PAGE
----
This week, a Spanish town did not actually hold a clitoris festival, an economic analysis fears that as global temperatures rise our sex lives (and birth rates) will suffer, and new research suggests veterans suffer from sexual dysfunction.
Sadly, the more Pope Francis speaks, the more things stay the same.
Anti-choice arguments against contraception are perfectly pitched to bring in conservatives who are motivated by the politics of resentment, as the anti-choice and anti-environmentalism alignment demonstrates.
Past “population control” efforts often trampled human rights. So talk about condom distribution as causes concern among liberals. Can we overcome history to create new solutions?
A new study from Oregon State University puts numbers on the obvious: having children has a high carbon impact.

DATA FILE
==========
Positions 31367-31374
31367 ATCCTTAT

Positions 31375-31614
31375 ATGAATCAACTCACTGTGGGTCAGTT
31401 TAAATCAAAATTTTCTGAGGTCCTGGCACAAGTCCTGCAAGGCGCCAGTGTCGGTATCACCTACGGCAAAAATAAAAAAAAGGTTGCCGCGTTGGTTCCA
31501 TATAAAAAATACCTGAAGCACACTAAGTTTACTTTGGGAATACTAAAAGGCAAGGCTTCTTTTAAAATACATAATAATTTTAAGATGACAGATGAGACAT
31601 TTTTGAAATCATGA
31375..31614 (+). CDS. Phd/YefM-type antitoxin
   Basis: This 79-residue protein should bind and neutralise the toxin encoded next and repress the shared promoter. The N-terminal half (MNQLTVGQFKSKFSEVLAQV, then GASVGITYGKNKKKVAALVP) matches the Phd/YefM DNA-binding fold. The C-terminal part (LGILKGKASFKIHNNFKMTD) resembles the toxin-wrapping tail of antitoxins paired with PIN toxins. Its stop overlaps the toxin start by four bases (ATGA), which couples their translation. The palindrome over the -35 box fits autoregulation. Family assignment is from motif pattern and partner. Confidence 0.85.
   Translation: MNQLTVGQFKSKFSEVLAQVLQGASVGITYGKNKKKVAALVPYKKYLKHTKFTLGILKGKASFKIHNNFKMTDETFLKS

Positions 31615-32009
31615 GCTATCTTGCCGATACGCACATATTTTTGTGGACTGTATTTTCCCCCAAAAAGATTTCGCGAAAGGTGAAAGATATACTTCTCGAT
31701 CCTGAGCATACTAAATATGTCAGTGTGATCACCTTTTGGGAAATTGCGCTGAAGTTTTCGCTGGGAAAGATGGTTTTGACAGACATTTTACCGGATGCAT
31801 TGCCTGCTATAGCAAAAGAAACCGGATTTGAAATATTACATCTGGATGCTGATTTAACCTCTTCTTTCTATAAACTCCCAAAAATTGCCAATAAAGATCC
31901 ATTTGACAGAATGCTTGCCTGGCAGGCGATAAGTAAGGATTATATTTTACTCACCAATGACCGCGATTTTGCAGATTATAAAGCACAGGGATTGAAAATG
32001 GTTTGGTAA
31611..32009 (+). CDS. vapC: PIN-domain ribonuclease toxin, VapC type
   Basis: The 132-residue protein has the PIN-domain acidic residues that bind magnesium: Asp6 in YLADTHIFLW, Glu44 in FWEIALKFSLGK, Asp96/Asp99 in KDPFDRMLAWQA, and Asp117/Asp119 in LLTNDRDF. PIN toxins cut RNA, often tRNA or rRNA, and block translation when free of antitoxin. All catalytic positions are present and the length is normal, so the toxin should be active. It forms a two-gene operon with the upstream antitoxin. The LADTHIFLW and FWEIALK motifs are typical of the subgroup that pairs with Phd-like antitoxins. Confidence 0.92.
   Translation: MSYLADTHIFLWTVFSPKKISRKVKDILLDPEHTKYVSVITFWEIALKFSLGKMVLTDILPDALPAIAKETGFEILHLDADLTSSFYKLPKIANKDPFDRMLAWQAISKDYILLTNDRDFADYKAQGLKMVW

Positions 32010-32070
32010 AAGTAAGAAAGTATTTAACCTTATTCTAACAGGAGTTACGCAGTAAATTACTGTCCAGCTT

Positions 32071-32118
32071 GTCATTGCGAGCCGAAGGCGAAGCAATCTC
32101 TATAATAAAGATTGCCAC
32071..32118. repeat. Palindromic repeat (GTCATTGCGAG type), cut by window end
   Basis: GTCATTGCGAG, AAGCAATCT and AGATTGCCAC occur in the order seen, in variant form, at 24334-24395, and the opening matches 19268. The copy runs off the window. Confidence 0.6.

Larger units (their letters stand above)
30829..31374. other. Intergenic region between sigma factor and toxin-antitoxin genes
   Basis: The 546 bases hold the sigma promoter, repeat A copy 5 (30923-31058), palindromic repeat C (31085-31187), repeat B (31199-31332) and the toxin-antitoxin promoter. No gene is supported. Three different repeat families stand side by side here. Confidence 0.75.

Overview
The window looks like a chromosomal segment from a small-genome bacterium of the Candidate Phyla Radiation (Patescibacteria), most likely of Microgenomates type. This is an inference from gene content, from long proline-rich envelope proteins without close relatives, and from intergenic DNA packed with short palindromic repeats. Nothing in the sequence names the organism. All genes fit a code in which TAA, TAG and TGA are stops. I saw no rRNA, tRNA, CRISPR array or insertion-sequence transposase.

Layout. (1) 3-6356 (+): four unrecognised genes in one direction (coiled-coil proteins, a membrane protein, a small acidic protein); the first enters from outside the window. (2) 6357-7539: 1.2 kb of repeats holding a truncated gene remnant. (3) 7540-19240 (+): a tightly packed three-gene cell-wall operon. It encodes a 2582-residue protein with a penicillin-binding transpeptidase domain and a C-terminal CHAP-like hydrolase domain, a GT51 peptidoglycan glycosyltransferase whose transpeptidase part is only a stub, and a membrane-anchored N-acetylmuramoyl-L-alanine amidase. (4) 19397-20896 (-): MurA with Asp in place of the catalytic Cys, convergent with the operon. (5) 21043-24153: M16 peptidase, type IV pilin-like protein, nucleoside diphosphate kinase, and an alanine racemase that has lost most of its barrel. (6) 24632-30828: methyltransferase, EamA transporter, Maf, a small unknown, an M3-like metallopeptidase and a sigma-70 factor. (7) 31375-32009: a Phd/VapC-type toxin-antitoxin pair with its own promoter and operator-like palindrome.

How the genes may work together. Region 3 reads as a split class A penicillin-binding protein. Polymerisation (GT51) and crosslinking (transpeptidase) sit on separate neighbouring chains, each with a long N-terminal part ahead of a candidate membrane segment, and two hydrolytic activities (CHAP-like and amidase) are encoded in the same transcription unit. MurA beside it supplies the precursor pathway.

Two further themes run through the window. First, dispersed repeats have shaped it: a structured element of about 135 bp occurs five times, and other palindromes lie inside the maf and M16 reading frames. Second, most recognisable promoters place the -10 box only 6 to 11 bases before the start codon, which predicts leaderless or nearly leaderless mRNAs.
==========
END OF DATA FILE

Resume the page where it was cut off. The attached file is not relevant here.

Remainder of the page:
In recent years, population has fallen off the international environment and development agenda. Could climate change refocus our attention on population growth?
If we don’t stay in the discussion on population and climate change and insist on family planning and reproductive health programs that respect individual rights, what solutions might emerge from people who are unaware about what can happen when population policies and programs are driven purely by demographic targets?
Just as climate change unequally impacts wealthy and low income countries, as well as the rich and poor within countries, it also disproportionately takes a toll on women.
There are many ways to frame the linkages between population and climate change — and the reproductive health community can make the connection in a way that promotes women’s rights and empowerment.